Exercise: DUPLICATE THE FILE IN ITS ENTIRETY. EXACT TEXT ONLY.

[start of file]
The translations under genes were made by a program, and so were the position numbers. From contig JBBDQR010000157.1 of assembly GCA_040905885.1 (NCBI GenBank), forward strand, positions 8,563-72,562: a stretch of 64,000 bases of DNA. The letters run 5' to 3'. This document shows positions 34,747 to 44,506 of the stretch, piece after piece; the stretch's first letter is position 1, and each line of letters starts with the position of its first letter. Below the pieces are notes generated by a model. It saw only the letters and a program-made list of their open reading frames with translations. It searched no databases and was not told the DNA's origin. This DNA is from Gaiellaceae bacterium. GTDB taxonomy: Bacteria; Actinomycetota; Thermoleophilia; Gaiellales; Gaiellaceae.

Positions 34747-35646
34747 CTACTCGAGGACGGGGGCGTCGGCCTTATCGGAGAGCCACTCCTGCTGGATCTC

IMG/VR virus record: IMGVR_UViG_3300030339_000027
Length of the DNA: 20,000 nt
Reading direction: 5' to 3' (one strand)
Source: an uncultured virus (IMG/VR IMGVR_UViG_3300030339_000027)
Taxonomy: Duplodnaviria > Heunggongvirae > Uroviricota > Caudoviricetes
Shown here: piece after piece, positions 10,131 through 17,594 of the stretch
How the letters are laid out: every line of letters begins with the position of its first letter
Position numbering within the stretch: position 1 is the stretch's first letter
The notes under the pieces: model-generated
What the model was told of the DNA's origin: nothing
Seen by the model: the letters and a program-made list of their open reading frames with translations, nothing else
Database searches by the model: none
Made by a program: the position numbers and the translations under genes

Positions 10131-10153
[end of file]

The translations under genes were made by a program, and so were the position numbers. From contig JBBDQR010000157.1 of assembly GCA_040905885.1 (NCBI GenBank), forward strand, positions 8,563-72,562: a stretch of 64,000 bases of DNA. The letters run 5' to 3'. This document shows positions 34,747 to 44,506 of the stretch, piece after piece; the stretch's first letter is position 1, and each line of letters starts with the position of its first letter. Below the pieces are notes generated by a model. It saw only the letters and a program-made list of their open reading frames with translations. It searched no databases and was not told the DNA's origin. This DNA is from Gaiellaceae bacterium. GTDB taxonomy: Bacteria; Actinomycetota; Thermoleophilia; Gaiellales; Gaiellaceae.

Positions 34747-35646
34747 CTACTCGAGGACGGGGGCGTCGGCCTTATCGGAGAGCCACTCCTGCTGGATCTC

IMG/VR virus record: IMGVR_UViG_3300030339_000027
Length of the DNA: 20,000 nt
Reading direction: 5' to 3' (one strand)
Source: an uncultured virus (IMG/VR IMGVR_UViG_3300030339_000027)
Taxonomy: Duplodnaviria > Heunggongvirae > Uroviricota > Caudoviricetes
Shown here: piece after piece, positions 10,131 through 17,594 of the stretch
How the letters are laid out: every line of letters begins with the position of its first letter
Position numbering within the stretch: position 1 is the stretch's first letter
The notes under the pieces: model-generated
What the model was told of the DNA's origin: nothing
Seen by the model: the letters and a program-made list of their open reading frames with translations, nothing else
Database searches by the model: none
Made by a program: the position numbers and the translations under genes

Positions 10131-10153